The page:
The individual contributor who challenges his or herself to become a subject matter expert on a key function or process, which in turn helps him or her guide the organization to a change that improves efficiency, displays leadership.

In fact, the most successful executives are always on the lookout for others who display leadership because they want to build their bench of decision-makers.

Myth 5: Leaders must have the answer to every problem

Actually, it’s a display of strength to admit you don’t have all the answers.

Good leaders aren’t afraid to say, “I don’t know the answer to that, but let me find out.” It builds respect when managers are comfortable enough and transparent enough to admit they need to seek out more information. It makes employees feel heard and valued because their boss is taking time to find an answer, or devote energy to considering their idea.

If you act like a know-it-all or present yourself as above making errors, you will seem unapproachable to your employees. Therefore, they’ll be less likely to share their good ideas and suggestions for improvement with you, which undermines their ability to demonstrate individual leadership and ultimately harms productivity.

Myth 6: Leaders must be well-liked by their staff

Being a company executive or department manager isn’t a popularity contest. Generally, business leaders are chosen for their subject matter expertise and ability to make tough decisions for the good of the business.

Business success depends equally on a leader’s ability to get things done, and that requires that employees perceive their boss to be fair, transparent and respectful. So while likability is helpful for any human interaction, it’s also important to balance reasonableness with toughness. (See Myth 1 above.)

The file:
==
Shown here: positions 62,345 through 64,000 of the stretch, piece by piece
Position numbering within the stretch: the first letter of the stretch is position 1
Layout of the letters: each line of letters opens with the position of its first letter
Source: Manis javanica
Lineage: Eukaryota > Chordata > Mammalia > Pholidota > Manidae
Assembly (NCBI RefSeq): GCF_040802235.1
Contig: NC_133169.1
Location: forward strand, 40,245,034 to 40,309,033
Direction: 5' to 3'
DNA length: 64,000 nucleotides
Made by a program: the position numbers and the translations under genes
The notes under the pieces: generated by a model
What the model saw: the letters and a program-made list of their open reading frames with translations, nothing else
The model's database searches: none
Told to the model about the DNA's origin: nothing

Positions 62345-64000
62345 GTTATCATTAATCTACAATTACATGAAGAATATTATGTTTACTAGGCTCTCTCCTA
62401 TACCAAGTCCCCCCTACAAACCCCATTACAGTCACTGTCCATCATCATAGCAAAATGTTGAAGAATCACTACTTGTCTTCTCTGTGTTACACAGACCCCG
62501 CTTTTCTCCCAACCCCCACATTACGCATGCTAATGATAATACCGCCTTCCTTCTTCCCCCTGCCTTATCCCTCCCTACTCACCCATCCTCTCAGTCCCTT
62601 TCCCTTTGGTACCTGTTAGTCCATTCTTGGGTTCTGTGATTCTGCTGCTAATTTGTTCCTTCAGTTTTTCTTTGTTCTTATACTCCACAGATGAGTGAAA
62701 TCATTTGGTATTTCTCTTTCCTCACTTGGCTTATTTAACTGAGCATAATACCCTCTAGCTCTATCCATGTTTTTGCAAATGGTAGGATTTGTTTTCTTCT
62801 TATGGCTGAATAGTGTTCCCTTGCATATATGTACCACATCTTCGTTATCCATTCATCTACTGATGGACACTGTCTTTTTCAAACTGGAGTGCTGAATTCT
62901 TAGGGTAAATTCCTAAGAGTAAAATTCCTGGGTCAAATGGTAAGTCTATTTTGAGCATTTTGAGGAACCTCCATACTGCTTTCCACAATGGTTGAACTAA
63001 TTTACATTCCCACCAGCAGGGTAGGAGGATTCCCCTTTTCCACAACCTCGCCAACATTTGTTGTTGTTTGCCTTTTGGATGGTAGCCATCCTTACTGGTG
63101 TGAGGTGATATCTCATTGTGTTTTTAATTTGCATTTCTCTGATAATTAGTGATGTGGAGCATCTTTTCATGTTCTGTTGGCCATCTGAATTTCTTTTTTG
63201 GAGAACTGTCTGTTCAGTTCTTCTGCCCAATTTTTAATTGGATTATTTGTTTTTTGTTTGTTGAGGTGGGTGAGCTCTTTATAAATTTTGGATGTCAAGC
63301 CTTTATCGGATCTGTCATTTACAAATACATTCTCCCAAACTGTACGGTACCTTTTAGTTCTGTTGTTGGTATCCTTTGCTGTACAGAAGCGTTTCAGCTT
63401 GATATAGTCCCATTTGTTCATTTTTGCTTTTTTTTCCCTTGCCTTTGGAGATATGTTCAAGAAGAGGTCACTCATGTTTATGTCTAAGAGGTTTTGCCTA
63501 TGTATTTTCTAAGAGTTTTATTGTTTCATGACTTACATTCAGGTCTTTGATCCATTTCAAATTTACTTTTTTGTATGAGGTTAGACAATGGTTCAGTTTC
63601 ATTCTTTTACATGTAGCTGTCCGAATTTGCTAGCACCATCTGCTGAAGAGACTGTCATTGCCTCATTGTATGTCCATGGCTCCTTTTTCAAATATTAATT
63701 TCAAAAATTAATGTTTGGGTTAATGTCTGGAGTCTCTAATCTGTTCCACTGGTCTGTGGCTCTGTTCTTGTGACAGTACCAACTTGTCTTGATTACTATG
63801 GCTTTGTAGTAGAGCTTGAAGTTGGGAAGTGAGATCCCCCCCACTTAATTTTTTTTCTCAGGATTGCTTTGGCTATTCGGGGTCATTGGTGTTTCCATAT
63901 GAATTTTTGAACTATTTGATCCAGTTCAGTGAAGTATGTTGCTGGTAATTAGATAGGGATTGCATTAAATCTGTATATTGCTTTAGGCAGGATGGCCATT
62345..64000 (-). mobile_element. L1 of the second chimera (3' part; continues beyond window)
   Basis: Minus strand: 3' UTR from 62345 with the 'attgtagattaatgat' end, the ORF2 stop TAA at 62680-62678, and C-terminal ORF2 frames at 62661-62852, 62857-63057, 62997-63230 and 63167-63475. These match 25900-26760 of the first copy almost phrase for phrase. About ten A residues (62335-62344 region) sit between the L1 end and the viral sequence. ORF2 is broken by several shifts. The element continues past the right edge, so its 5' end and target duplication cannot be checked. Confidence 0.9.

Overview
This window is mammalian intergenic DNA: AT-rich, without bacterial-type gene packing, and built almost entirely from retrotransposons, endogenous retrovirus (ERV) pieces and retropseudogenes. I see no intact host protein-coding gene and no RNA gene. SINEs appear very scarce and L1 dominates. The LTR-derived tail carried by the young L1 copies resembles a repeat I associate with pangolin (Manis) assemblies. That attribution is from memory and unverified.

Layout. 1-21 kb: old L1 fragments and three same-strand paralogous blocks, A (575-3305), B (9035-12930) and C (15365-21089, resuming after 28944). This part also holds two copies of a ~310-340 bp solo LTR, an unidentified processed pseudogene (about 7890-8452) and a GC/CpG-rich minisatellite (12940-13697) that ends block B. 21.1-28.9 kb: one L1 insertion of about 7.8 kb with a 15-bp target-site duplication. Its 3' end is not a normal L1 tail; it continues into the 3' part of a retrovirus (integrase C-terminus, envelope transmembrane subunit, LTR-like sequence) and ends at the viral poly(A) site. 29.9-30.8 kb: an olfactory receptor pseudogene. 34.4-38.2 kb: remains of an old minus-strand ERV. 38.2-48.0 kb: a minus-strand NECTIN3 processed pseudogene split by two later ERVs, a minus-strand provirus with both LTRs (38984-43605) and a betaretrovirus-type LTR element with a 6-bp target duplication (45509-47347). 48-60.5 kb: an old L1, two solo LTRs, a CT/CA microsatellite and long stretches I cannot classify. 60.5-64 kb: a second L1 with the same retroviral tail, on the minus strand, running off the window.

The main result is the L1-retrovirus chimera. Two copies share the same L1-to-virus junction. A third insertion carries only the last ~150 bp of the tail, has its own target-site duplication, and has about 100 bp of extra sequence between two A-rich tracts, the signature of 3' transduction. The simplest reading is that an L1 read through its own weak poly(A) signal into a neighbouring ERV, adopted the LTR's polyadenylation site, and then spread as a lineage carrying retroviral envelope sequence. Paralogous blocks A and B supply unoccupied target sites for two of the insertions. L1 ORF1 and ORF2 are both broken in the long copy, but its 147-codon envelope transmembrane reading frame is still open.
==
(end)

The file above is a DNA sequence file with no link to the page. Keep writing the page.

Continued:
Say it has become necessary to eliminate a certain role within your company, and with it, several positions. While employees might not like it, they can respect their boss, and the decision, if they understand the business reasons for the job losses.

A respectful version of this announcement might sound like this: “It’s been a difficult decision, but to meet our new, smaller budget, we need to eliminate three positions. The people currently in these positions have been offered other jobs.”

Myth 7: Leaders focus on advancing their careers

The business world is littered with solid performers who failed as leaders because they put their personal ambition ahead of what was best for their company.

The most successful leaders focus on what’s best for their organization, whether they’re an individual contributor or leading a group of 300. These are the employees who are ambitious for their department, their company, and sometimes, themselves.

Centering all decisions on what’s best for the business also helps leaders see their decisions holistically, since this focus requires an understanding of how a decision in one department may impact other departments.

Get more myth-busting management tips when you download our free magazine, The Insperity Guide to Leadership and Management.

The Insperity Guide to Leadership and Management, Issue 2